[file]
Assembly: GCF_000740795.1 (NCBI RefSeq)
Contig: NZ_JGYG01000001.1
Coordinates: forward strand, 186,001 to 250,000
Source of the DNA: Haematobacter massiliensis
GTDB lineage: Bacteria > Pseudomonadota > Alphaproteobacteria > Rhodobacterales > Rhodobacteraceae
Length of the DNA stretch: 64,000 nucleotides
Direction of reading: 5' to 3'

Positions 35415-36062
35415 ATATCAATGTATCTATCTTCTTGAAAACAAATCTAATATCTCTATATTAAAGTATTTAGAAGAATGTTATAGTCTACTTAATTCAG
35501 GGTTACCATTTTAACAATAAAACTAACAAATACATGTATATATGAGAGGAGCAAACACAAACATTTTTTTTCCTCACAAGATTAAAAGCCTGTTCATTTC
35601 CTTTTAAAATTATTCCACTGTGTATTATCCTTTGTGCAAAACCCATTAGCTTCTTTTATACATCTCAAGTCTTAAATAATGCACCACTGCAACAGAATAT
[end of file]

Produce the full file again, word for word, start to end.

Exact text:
Assembly: GCF_000740795.1 (NCBI RefSeq)
Contig: NZ_JGYG01000001.1
Coordinates: forward strand, 186,001 to 250,000
Source of the DNA: Haematobacter massiliensis
GTDB lineage: Bacteria > Pseudomonadota > Alphaproteobacteria > Rhodobacterales > Rhodobacteraceae
Length of the DNA stretch: 64,000 nucleotides
Direction of reading: 5' to 3'

Positions 35415-36062
35415 ATATCAATGTATCTATCTTCTTGAAAACAAATCTAATATCTCTATATTAAAGTATTTAGAAGAATGTTATAGTCTACTTAATTCAG
35501 GGTTACCATTTTAACAATAAAACTAACAAATACATGTATATATGAGAGGAGCAAACACAAACATTTTTTTTCCTCACAAGATTAAAAGCCTGTTCATTTC
35601 CTTTTAAAATTATTCCACTGTGTATTATCCTTTGTGCAAAACCCATTAGCTTCTTTTATACATCTCAAGTCTTAAATAATGCACCACTGCAACAGAATAT